This sign reflects the belief of many Americans that the ability to read and speak English should be a requirement of U.S. citizenship. English-only laws might violate the equal protection provision of the Fourteenth Amendment and one or more clauses of the First Amendment. Not satisfied with legislation at the state level, some members of Congress have proposed amendments to the Constitution that would make English the official language of the nation. (Photo by Flickr, public domain)
Many Americans believe that the ability to speak or read English, or both, should be a requirement of U.S. citizenship, and ballot initiatives in some states have attempted to promote this ideal. Nevertheless, English-only laws might violate the equal-protection provision of the 14th Amendment and one or more clauses of the First Amendment.
Legal commentator Margaret Robertson has observed that lower courts that have addressed this issue have found that English-only laws can violate “(1) the free speech rights of government employees; (2) the free speech rights of legislators and elected government officials; (3) the free speech rights of the recipients; and (4) the First Amendment rights of non-English-speaking citizens to petition their government for redress of grievances” (2001: 1645–1646).
Lawsuit claims free-speech violation
In 1998 Arizona adopted a constitutional provision making English the state’s official language and requiring that “[t]his State and all political subdivisions of this State shall act in English and no other language.” Maria-Kelley Yniguez, an insurance claims adjustor for the Arizona Department of Administration, challenged this law as a violation of the free-speech clause.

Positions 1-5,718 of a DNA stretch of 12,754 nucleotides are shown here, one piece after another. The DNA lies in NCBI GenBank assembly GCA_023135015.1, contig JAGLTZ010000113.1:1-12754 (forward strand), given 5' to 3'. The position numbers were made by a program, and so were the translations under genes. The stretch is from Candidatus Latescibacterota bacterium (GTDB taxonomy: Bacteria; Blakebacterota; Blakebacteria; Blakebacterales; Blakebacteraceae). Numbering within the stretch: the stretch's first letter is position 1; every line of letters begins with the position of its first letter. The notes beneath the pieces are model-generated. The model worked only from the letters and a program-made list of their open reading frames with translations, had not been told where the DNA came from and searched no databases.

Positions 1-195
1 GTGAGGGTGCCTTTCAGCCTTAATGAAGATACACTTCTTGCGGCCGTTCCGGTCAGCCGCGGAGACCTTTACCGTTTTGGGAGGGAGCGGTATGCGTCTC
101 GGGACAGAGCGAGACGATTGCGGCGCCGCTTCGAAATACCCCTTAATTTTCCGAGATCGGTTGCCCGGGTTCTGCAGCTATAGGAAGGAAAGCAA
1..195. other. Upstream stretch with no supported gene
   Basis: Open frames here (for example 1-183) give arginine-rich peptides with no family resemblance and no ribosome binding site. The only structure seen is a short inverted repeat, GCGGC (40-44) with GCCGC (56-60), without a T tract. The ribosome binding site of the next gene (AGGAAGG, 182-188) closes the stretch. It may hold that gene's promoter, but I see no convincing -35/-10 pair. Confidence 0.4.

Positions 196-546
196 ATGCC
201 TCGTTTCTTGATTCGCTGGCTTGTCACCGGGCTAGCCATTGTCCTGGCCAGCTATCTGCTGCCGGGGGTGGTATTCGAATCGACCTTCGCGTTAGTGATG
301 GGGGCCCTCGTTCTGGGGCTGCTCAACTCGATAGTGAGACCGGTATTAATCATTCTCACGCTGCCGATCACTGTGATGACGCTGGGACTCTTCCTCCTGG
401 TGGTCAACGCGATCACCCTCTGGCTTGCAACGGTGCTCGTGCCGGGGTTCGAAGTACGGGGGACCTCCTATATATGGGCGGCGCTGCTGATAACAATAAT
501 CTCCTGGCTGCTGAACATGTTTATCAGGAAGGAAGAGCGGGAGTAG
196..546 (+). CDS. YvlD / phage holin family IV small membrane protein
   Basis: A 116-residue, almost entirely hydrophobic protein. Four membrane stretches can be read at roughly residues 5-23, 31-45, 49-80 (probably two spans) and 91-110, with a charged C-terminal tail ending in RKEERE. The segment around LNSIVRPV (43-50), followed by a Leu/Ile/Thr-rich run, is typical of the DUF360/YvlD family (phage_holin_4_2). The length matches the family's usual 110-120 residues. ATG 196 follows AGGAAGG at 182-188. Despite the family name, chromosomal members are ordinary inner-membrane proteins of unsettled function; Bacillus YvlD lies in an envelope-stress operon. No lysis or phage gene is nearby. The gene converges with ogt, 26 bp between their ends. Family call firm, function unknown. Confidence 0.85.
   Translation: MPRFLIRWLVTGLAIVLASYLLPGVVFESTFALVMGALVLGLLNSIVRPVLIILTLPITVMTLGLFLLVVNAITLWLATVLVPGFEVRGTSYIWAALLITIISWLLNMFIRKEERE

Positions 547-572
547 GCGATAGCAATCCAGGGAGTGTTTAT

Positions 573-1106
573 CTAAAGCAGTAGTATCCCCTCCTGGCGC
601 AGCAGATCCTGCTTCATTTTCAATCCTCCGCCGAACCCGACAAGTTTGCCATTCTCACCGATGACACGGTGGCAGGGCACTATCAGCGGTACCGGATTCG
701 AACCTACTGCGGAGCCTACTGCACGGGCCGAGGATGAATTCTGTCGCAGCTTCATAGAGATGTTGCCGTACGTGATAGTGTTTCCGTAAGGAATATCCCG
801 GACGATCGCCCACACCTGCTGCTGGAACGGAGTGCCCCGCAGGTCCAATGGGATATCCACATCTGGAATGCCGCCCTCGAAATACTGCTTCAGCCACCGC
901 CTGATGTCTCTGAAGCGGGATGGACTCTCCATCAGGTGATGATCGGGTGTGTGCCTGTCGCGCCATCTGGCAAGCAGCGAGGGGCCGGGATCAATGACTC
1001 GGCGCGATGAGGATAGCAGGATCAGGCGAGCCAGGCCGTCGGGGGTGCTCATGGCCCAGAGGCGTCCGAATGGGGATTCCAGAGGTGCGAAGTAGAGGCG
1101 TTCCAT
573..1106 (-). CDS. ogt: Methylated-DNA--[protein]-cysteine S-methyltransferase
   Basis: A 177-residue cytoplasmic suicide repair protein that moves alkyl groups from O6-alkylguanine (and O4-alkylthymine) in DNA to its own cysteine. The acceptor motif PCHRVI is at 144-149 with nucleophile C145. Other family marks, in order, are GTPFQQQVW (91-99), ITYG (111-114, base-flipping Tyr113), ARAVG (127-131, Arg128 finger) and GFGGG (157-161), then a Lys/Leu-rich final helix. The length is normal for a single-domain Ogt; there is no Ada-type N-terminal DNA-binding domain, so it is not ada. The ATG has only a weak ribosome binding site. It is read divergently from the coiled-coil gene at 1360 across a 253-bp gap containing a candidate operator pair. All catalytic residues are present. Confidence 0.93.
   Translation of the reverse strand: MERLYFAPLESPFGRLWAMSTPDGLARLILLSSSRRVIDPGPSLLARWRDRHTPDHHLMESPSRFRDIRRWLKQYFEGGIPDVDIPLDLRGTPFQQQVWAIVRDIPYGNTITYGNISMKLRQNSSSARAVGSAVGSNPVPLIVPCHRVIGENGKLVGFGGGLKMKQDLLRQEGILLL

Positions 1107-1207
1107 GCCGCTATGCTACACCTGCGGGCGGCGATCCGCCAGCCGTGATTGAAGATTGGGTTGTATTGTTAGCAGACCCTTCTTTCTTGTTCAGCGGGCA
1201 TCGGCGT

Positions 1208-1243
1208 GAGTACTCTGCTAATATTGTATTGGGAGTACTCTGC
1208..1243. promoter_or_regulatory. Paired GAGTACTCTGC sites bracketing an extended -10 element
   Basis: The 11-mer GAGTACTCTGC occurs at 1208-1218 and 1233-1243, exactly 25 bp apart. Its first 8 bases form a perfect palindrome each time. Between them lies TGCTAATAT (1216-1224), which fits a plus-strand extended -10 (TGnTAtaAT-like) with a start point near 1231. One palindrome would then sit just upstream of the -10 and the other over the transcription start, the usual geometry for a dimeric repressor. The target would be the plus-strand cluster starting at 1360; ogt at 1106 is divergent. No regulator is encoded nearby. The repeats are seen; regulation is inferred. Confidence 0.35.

Yniguez wanted to continue the practice of counseling her clients in Spanish or English, depending on their needs. Even though Yniguez subsequently transferred to a job in the private sector, the 9th U.S. Circuit Court of Appeals affirmed a lower court judgment that the law was an overbroad infringement of the rights of both public officials and public employees.
The Supreme Court, in a decision written by Ruth Bader Ginsburg, subsequently voided this ruling in the case of Arizonans for Official English and Robert D. Park v. Arizona (1997) on the grounds that Yniguez’s subsequent employment had made her case moot.
In Meyer v. Nebraska (1923), the U.S. Supreme Court voided a Nebraska law that limited the teaching of modern languages to schoolchildren.
The Court ruled in Lau v. Nichols (1974) that schools had to make provisions for teaching students who knew no English in their native tongue, although many schools have subsequently adopted English-immersion programs designed to enable students to make a successful transition to English.
Not satisfied with legislation at the state level, some members of Congress have proposed amendments to the Constitution that would make English the official language of the nation. Such an amendment would presumably trump existing First Amendment objections, but courts might still have considerable leeway in how they interpreted it.Send Feedback on this article